Hybrid degree offers working mom unique experiences for career exploration
Julia Martinez-Hussein, BS '20, Executive Master's student
Master's Student, Health Management and Policy; Medical Assistant and Lactation Specialist, Trinity Health
When Julia Martienz-Hussein, BS ’20, started her career as a medical assistant, she quickly noticed gaps in care that left her disappointed and frustrated for her patients.
“I saw that patients were not getting the full extent of the system—not getting all that they deserved,” Martienz-Hussein said.
It was the desire to help these patients, in combination with her own life experience, that encouraged the Michigan Public Health alumna to return to public health.
“I wanted to look at health from a ‘big picture’ view—that brought me to public health,” she said.
Rather than leave those patients and a job she enjoyed, Martienz-Hussein found an opportunity to continue working and advance her education in public health with the department of Health Management and Policy Executive Master’s program.
She earned her bachelor’s degree from the School of Public Health in 2020, and she was confident coming back for an advanced degree would present her with opportunities to become a decision-maker in healthcare spaces and find solutions to the “gaps.”
The hybrid format of the Executive Master’s program means Martienz-Hussein can continue to work while learning in addition to gaining access to opportunities that are typically unavailable to working professionals.
“As a student, this is really the opportunity I have to explore various areas without wasting the time, resources and money, or having to get re-acclimated to a job,” she said. “I want to maximize all these opportunities that the School of Public Health has to offer so when I graduate I am confident that what I’m doing is exactly what I want to be doing.”
In undergrad, I really didn't pursue a lot of opportunities, or any student organizations, but with this master’s program, even with most of it being virtual, I have.
Martienz-Hussein is pursuing an array of skills and experiences related to health via internships, student groups and volunteering. She has taken on roles in a number of campus organizations, including the Student-Parent Advisory Board, where she participates in work toward affordable child care and inclusive syllabi policies; working on the advocacy team within the Health Policy Student Association; and acting as co-director of Social Community Engagement for La Salud, an advocacy group for the Latinx community.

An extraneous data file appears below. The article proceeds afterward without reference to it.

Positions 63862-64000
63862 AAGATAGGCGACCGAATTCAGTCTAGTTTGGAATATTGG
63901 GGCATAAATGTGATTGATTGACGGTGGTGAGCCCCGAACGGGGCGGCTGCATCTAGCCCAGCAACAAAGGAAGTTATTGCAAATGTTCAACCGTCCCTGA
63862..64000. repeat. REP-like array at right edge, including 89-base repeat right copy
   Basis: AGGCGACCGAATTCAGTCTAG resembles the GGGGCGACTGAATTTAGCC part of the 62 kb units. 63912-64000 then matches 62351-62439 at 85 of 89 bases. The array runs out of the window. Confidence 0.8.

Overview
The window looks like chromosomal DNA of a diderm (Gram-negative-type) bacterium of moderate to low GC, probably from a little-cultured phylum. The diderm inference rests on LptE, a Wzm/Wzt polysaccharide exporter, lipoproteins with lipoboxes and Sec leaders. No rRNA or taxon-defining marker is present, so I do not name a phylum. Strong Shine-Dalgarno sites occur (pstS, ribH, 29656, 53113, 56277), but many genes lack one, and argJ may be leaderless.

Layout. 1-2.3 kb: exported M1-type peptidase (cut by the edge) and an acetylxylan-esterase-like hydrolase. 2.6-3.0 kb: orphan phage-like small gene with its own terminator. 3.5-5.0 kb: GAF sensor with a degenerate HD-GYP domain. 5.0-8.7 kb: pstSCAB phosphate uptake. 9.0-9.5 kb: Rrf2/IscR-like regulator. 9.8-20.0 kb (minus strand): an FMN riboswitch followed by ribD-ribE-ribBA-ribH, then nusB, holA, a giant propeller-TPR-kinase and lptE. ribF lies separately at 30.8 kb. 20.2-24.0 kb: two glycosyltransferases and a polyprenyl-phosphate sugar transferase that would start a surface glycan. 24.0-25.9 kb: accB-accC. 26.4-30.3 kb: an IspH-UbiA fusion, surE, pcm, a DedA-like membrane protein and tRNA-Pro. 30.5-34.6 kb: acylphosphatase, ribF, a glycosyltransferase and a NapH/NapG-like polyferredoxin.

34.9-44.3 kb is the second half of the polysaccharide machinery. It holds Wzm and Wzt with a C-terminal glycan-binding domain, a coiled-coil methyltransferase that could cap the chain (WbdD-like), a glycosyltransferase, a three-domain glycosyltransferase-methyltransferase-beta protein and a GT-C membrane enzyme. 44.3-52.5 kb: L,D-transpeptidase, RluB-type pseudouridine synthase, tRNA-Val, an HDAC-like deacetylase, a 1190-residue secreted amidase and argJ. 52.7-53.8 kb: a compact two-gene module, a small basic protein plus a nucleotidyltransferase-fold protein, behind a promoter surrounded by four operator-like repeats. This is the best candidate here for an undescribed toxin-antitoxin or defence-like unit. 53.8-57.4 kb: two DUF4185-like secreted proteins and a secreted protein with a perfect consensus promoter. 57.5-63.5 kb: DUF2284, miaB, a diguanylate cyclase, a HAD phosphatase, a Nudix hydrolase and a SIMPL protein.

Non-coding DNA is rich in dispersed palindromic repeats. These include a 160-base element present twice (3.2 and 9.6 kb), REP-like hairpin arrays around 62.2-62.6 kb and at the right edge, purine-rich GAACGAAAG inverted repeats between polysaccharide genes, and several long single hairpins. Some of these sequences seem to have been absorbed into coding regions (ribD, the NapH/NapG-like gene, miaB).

As a student, she’s also been able to take on an internship with the Dearborn Public Health Department, gaining experience she couldn’t really gain in the provider setting that she’s currently in.
“I have a lot of experience and knowledge in maternal and infant health to offer them, but I can also use this time to learn the processes—how do they go about starting up programs, getting budgets approved and writing grants and things like that,” Martienz-Hussein said.
As a student parent, she says that working and going to school was always going to make life a little chaotic, so she aims to get the best out of it.
“I’m going to feel busy or tired either way so I want to do everything I can,” she said. "In undergrad, I really didn't pursue a lot of opportunities, or any student organizations, but with this master’s program, even with most of it being virtual, I have.”
While she’s exploring all that student-life can offer, she’s also keeping her eye on her original goal: to put herself in a position to create change and be a leader in healthcare.
One of my professors told us to ‘always be a doer’, and that, ‘yes, a lot of times you have to go through a lot of steps and hoops before you can actually implement something, but don't be afraid to just try things.’”
Martienz-Hussein said the Executive Master’s program is preparing her for leadership, particularly through the real-world experiences of the professionals that teach and guest-lecture in the program.
“Our professors, they’ve really worked in these roles—they have that experience—so, they are able to bring in guest speakers, their colleagues or people they've worked with in the past to share things about revenue cycle or different parts of healthcare, different parts of leadership,” she said. "That’s been really nice to get that exposure; we're able to have those contacts and can reach out any time.”
The mentorship-style learning has struck a chord with her as someone who already works within these same settings. She has valued the practical insights about being in management and how to interact and innovate as leaders.
“One of my professors told us to ‘always be a doer’, and that, ‘yes, a lot of times you have to go through a lot of steps and hoops before you can actually implement something, but don't be afraid to just try things,’” Martienz-Hussein said.
“I think, often in practice, people are just so used to doing things ‘because that's what we've always done’. In this program, we’re encouraged to stay up-to-date on best practices, join professional associations, and they offer a lot of resources so you can stay current on different processes that are in healthcare—all so that we are able to continue to be proficient in our roles.”
While she’s enjoying the time to learn and grow while earning her degree, Martienz-Hussein is eager to apply her new skills—wherever they take her.
“I’m ready to just work and have more time with my three children,” she said. “This is a shift in my career, so I really want to gain experience and get to work.”